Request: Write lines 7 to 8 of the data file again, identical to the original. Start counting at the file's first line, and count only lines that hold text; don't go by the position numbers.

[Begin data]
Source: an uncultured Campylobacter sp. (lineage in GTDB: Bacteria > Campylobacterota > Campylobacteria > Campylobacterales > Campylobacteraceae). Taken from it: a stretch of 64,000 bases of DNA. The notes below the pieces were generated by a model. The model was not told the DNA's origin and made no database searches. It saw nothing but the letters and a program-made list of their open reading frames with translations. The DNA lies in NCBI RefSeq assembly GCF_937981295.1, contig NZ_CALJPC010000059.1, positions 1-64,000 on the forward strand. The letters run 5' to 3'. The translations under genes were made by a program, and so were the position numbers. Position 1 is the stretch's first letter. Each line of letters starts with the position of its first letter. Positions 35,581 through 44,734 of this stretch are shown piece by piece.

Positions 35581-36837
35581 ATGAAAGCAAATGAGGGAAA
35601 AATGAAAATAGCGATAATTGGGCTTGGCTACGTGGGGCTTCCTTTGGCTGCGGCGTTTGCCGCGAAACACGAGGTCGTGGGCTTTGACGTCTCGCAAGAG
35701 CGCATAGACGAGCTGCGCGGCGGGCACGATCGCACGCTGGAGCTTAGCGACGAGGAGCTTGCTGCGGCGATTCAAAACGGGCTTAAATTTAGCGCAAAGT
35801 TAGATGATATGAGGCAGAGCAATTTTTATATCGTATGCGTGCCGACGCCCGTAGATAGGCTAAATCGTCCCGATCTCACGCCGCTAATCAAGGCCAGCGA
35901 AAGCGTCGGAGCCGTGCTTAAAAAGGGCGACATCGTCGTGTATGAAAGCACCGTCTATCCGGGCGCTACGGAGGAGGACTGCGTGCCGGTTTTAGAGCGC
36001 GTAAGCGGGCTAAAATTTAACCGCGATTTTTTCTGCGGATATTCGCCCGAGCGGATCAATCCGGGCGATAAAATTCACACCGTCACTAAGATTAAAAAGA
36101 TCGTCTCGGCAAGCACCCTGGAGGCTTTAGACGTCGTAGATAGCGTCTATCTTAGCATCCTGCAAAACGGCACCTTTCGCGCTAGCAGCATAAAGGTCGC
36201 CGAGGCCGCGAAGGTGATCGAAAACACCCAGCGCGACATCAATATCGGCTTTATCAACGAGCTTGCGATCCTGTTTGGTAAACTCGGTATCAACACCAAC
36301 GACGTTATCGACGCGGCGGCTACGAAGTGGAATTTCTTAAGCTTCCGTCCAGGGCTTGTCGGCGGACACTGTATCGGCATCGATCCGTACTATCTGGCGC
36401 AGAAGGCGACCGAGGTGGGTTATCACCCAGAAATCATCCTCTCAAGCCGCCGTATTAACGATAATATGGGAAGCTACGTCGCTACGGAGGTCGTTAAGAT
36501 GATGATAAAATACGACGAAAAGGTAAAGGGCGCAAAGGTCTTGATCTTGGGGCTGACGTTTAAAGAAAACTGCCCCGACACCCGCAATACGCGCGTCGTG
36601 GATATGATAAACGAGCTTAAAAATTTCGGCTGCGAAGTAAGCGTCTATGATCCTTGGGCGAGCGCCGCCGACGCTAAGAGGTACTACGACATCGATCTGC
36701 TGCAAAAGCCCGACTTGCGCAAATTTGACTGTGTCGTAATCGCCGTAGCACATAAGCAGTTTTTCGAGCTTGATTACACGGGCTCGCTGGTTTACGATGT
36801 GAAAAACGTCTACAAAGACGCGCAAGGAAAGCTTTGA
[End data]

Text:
35901 AAGCGTCGGAGCCGTGCTTAAAAAGGGCGACATCGTCGTGTATGAAAGCACCGTCTATCCGGGCGCTACGGAGGAGGACTGCGTGCCGGTTTTAGAGCGC
36001 GTAAGCGGGCTAAAATTTAACCGCGATTTTTTCTGCGGATATTCGCCCGAGCGGATCAATCCGGGCGATAAAATTCACACCGTCACTAAGATTAAAAAGA